GAAP Versus Street Earnings:The Role of Accounting Conservatism

JIN, Qinglu | HSU, Charles | HEFLIN, Frank

There has been a lively discussion recently within the financial world on ways in which company earnings are reported; in other words, what are the merits and otherwise of GAAP versus “Street” earnings?  GAAP provides uniformity through the application of standardized “generally accepted accounting principles” developed by the Financial Accounting and Standards Board. However, analysts, along with investors, managers and financial media, consider that GAAP earnings do not necessarily reflect a company’s core performance. Therefore, the numbers are adjusted to exclude transitory income-reducing items; the resulting Street earnings are increasingly being used in companies’ press releases and in analysts’ reports.

Researchers Frank Heflin, Charles Hsu and Qinglu Jin examined the effect of accounting conservatism on GAAP earnings and analysts’ forecasts, arguing that these effects help explain differences between GAAP and Street earnings, and create predictable differences between GAAP and Street earnings’ properties. They define accounting conservatism as book values written down under sufficiently adverse circumstances but not written up under favorable circumstances, i.e., conditional conservatism. Their basic tenet is that while both equity holders and debt holders demand conditional conservatism in GAAP earnings for various reasons – mostly to do with contracting – conditionally conservative GAAP earnings likely do not satisfy all the informational needs of investors; Street earnings help fulfil this requirement.

They analyzed earnings data within the period 1995–2009; to examine the relation between accounting conservatism and earnings persistence, earnings smoothing, and earnings informativeness, they used at least eight quarters of earnings data to estimate earnings properties and conservatism measures at the firm level.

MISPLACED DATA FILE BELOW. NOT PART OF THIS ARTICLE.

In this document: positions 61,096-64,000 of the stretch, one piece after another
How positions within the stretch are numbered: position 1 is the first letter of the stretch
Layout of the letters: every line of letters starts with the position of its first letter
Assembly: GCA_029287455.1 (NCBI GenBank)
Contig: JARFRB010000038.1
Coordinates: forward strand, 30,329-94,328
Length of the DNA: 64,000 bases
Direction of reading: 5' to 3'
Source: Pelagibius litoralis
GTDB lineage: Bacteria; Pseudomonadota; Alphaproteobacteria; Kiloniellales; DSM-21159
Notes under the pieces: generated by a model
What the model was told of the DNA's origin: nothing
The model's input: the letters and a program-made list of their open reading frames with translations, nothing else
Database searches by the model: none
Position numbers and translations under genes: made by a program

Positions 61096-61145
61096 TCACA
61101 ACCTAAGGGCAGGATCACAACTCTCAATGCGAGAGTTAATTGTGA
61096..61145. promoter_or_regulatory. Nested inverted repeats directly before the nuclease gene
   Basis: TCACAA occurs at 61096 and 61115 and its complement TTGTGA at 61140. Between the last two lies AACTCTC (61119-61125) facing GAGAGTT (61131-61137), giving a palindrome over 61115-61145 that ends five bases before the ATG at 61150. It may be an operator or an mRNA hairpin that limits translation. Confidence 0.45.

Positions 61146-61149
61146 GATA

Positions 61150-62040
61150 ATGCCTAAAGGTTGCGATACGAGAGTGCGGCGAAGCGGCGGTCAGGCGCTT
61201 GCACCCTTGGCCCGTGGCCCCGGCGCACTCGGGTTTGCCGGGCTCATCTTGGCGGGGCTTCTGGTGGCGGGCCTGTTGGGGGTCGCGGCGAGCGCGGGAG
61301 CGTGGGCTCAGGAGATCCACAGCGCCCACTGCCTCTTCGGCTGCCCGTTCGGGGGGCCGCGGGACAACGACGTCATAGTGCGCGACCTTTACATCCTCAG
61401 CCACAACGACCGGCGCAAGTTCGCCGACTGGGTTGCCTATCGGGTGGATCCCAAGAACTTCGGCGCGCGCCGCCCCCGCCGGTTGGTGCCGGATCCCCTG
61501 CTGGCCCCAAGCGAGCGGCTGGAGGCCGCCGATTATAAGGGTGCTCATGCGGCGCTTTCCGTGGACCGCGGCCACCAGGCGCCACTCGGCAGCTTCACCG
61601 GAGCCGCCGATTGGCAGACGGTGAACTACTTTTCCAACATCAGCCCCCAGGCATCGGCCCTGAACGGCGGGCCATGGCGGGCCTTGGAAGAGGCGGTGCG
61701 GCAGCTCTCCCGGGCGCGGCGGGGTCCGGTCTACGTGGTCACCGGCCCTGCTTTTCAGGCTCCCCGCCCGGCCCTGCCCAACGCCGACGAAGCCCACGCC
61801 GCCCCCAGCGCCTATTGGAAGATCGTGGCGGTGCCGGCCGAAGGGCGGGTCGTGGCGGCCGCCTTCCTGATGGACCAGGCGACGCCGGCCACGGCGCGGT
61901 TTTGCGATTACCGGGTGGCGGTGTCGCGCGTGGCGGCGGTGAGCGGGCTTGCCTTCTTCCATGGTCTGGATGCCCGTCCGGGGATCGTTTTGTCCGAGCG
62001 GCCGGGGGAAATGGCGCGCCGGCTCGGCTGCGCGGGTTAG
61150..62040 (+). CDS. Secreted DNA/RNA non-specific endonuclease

In the study, the authors conjecture that Street earnings are, in part, motivated by the desire of investors for earnings numbers that exclude some of the consequences of conditional conservatism on GAAP earnings and analysts’ accommodation of that demand. They found that conditional conservatism was associated with larger errors in analysts’ forecasts of GAAP earnings and with more disagreement among analysts. These properties give analysts incentives to forecast less conditionally conservative earnings.

Their evidence showed that Street earnings were less conservative than GAAP earnings, and that Street earnings were more likely non-GAAP and that the magnitude of the difference between the two increases as conservatism increases. Finally, the study found that the quality of the exclusions used to calculate Street earnings increases as conservatism increases, consistent with the notion that analysts cater to investors’ needs by removing transitory items from GAAP earnings to arrive at less conservative Street earnings. The results are robust to controlling for special items but are stronger without special items, consistent with special items capturing some, but not all, of the effect of conditional conservatism. Overall, their results suggest that Street earnings are, in part, a response by analysts to investor demand for more valuation-useful information, and that analysts remove some of the consequences of GAAP conditional conservatism when forecasting earnings.

HSU, Charles